I recently had the opportunity to provide the keynote address at the annual “Keeping the Promise” event, hosted by the California Disabled Veterans Business Alliance.
The theme of the event was “To those who have borne the battle…” – a reference to comments made by President Abraham Lincoln on 1865, speaking of the duty owed to the returning veterans of the Civil War.
I was proud to have been able to address the assembled group of veteran business owners, and even more proud that VETREPRENEUR magazine published my keynote remarks in their July 2011 issue.
I am sharing the content of that address here. Please take a moment to review AND let me know what you think.
LUNCHEON REMARKS BY BRIAN TIPPENS AT CALIFORNIA DISABLED VETERANS BUSINESS
ALLIANCE ON MONDAY, MAY 23, 2011
Good Morning and on behalf of more than 300,000 HP employees around the world, allow me to thank you for your service.
Now to some that may be a knee jerk cliché.
But, I am proud to tell you that at our company, respect for those who go in harm’s way is imbedded in our culture.
The theme for this year’s Keeping the Promise Expo includes a quote “that this nation care for those who have borne the battle”.
This powerful statement comes in part from President Abraham Lincoln.
In 1865, President Lincoln stood on the East Portico of the Capitol to take the executive oath for his second term as President of the United States. Weeks of wet weather preceding Lincoln’s second inauguration had caused Pennsylvania Avenue to become a sea of mud and standing water.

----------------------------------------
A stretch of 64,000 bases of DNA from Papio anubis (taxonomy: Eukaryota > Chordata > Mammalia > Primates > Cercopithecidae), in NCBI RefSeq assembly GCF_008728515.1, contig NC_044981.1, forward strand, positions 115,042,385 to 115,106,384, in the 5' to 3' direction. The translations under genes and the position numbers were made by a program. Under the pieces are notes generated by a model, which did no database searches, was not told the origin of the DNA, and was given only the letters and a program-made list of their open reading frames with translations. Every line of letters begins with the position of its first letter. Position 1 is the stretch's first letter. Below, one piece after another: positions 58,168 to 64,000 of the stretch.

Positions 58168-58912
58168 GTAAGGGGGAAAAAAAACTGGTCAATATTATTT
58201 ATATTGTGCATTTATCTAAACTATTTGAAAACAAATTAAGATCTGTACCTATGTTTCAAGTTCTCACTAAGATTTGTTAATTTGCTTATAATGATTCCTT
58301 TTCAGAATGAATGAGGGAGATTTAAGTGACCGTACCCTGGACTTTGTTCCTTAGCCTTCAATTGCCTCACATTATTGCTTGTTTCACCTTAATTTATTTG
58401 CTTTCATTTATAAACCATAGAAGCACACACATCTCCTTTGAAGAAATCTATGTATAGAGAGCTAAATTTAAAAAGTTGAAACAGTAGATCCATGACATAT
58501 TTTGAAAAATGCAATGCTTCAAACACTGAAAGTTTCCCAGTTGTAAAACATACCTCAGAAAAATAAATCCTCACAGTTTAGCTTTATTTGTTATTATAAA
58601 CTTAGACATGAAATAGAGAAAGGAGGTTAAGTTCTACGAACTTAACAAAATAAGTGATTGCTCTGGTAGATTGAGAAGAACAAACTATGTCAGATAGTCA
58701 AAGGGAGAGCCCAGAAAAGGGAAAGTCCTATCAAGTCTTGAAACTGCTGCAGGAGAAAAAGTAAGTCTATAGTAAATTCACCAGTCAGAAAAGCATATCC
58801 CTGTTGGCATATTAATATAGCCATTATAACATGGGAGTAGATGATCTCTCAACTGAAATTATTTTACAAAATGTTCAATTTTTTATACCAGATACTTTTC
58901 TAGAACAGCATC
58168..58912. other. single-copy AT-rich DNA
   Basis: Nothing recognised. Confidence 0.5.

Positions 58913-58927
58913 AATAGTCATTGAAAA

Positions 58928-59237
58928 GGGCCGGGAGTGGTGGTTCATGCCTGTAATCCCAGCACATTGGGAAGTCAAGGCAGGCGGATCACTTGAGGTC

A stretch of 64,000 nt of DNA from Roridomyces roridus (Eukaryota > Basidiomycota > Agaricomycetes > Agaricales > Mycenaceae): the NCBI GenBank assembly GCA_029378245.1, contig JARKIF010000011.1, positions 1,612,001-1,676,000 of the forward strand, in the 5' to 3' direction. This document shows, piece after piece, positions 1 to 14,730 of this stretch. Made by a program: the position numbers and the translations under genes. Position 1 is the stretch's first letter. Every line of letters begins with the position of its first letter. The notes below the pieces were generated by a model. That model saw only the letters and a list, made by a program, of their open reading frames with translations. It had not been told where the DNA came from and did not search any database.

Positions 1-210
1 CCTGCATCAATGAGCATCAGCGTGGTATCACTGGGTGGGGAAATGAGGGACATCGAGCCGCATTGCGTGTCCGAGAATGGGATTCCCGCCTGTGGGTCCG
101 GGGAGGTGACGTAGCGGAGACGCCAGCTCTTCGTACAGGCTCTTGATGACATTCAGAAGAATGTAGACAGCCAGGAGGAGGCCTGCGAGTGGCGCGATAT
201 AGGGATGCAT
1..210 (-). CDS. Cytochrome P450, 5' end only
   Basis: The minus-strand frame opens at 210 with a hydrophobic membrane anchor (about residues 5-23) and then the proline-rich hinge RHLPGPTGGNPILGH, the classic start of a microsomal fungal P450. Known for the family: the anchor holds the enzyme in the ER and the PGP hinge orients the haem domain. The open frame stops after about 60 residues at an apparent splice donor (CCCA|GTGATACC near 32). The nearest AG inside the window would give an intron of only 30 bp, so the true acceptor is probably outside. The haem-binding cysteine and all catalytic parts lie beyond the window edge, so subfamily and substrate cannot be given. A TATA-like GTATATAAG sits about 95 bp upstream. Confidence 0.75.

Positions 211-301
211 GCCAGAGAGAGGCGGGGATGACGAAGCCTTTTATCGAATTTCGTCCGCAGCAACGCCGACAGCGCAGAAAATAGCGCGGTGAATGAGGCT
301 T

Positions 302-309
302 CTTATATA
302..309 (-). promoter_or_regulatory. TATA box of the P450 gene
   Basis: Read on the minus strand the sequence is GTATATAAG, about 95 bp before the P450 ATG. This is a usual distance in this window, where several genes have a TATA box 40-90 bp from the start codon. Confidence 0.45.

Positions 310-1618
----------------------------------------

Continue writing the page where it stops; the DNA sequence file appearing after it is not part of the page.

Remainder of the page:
Thousands of spectators stood in thick mud at the Capitol grounds to hear the President. As he stood to deliver his second inaugural address, he faced a country that had been bruised and battered by civil war.
The war was one of the costliest and deadliest wars on American soil. It separated families, brought domestic suffering, and pitted brother against brother. There was hardly a family in the south that did not lose a loved one – a son or brother or father.
As President Lincoln gave his address, the end of the war was only weeks away. And as he addressed a war-battered nation, he made a promise that has become one of the defining characteristics of our great nation – “With malice toward none, with charity for all, with firmness in the right as God gives us to see the right, let us strive on to finish the work we are in, to bind up the nation’s wounds, to care for him who shall have borne the battle and for his widow and his orphan…”
This is a part of our Nation’s promise. But as we all know Keeping the Promise is not only the duty of government, but
of corporations as well.
We have thousands of veterans including disabled veterans working throughout HP. We have tens of thousands of families whose sons and daughters are on active duty protecting what we do and what we take for granted every day in this country.
My job is to make sure that a fair share of the billions that HP spends each year on every imaginable product or service from software to toilet paper and from driving to janitorial work is shared with you and with others like you and with women and minority owned companies as well.
We set high goals and we meet them and we exceed them.
Tomorrow many of you will participate in Business Matchmaking and meet with buyers from government agencies and major corporations. Now, many of you may not know how that program came about.
My friend Chuck Ashman who introduced me came to HP seven years ago with the idea of putting our company together with the Small Business Administration to help companies like yours get opportunities they have not had before.
It has been remarkably successful.
I have met with companies in every industry in every part of the country and I want you to know…it works! In the past 7 years, we have been able to bring more than 75,000 entrepreneurs together with buyers of every product and service.
We have facilitated 7 Billion Dollars in contracts and enabled them to create thousands of jobs.